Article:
What do you do when your entire business model gets disrupted? Pivot. In this episode of Connected & Ready, Gemma is joined by Na’ama Moran, CEO of Cheetah, for a conversation about making the shift from B2B to direct to consumer, the importance of iteration, and how working collaboratively with your supply chain partners can drive success for everybody. For help making your supply chain more agile, connected, and resilient, request a live demo of Dynamics 365 Supply Chain Management today: https://aka.ms/AA8l720
Host Gemma Milne talks with Na’ama Moran, CEO and co-founder of Cheetah, a restaurant supplier serving small businesses in San Francisco and the Bay Area through their innovative app and warehouse infrastructure. When Cheetah experienced a sudden 80% drop in demand due to shelter-in-place orders, it pivoted its business model, providing consumers with direct access to supplies and restaurants with new access to customers. Hear about the trends that forced Cheetah’s pivot, the creative solutions that are helping it navigate shifting demand, and why failure is not an option for Na’ama.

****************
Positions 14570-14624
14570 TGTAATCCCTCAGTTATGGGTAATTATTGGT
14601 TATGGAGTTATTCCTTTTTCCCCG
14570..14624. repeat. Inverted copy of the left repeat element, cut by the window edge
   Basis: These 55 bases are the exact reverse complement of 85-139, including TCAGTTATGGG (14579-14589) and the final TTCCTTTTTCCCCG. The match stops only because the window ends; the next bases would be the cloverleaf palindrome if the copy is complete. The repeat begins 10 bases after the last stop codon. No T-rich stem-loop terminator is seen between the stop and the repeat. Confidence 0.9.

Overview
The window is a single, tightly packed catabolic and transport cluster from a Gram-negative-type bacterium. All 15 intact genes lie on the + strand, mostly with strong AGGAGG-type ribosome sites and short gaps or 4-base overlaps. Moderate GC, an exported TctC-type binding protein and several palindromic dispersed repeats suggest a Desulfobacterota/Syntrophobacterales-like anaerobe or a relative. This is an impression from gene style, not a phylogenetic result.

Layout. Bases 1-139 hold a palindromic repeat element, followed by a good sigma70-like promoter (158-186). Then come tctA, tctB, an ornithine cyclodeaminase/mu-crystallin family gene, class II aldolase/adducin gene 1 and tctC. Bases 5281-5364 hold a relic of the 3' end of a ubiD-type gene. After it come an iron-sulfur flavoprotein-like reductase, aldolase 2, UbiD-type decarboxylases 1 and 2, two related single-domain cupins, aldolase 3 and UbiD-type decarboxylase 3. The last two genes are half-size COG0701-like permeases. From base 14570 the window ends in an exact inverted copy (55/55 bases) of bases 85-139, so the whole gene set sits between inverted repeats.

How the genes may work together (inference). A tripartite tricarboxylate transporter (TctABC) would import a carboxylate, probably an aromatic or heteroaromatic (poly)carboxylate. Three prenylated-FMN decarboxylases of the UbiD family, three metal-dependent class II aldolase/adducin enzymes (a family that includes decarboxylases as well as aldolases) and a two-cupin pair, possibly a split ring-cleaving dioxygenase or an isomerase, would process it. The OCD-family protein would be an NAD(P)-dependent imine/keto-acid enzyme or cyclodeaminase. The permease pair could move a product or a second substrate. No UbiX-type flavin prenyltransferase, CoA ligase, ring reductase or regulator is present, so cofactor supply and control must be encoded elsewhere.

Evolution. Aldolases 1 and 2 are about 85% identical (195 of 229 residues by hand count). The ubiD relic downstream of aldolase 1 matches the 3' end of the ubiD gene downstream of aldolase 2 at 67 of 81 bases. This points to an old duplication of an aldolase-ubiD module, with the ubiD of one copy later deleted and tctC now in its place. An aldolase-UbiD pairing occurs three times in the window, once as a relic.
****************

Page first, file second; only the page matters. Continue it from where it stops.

About Na’ama Moran
As the CEO and co-founder of Cheetah, Na’ama knows first-hand the impact supply chain disruption can have on small businesses. She and her co-founders have been committed to improving the supply chain for independent restaurants since 2015. Recently, Cheetah pivoted their business model to support both B2B and direct-to-consumer operations with the launch of “Cheetah for Me,” helping to address the needs of the entire community.
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Music playing [00:00:01]
Gemma [00:00:05] Hello and welcome. You're listening to Connected and Ready, an ongoing conversation about innovation, resilience, and our capacity to succeed, brought to you by Microsoft.
The coronavirus pandemic has resulted in many a B2B business innovating, adapting, and sometimes full-scale pivoting their focus towards B2C. So today's episode is the first of a special two-part exploration into exactly this theme. What does it take to pivot your B2B business to a B2C business in the middle of a global crisis? Both [of] the innovators we speak to have much to share, and how to switch the mindsets—both of leaders and the extended team—how technology has helped with the sometimes overnight overhauls, and what really matters to businesses, consumers, and the broader community in times of crisis. For today's episode, I speak to Na'ama Moran, CEO and co-founder of Cheetah, about how her entrepreneurial mindset has been key over the last weeks and months.
[00:01:06] Na'ama, thank you so much for joining us on the show. Why don't you start by introducing yourself and introducing the audience to Cheetah.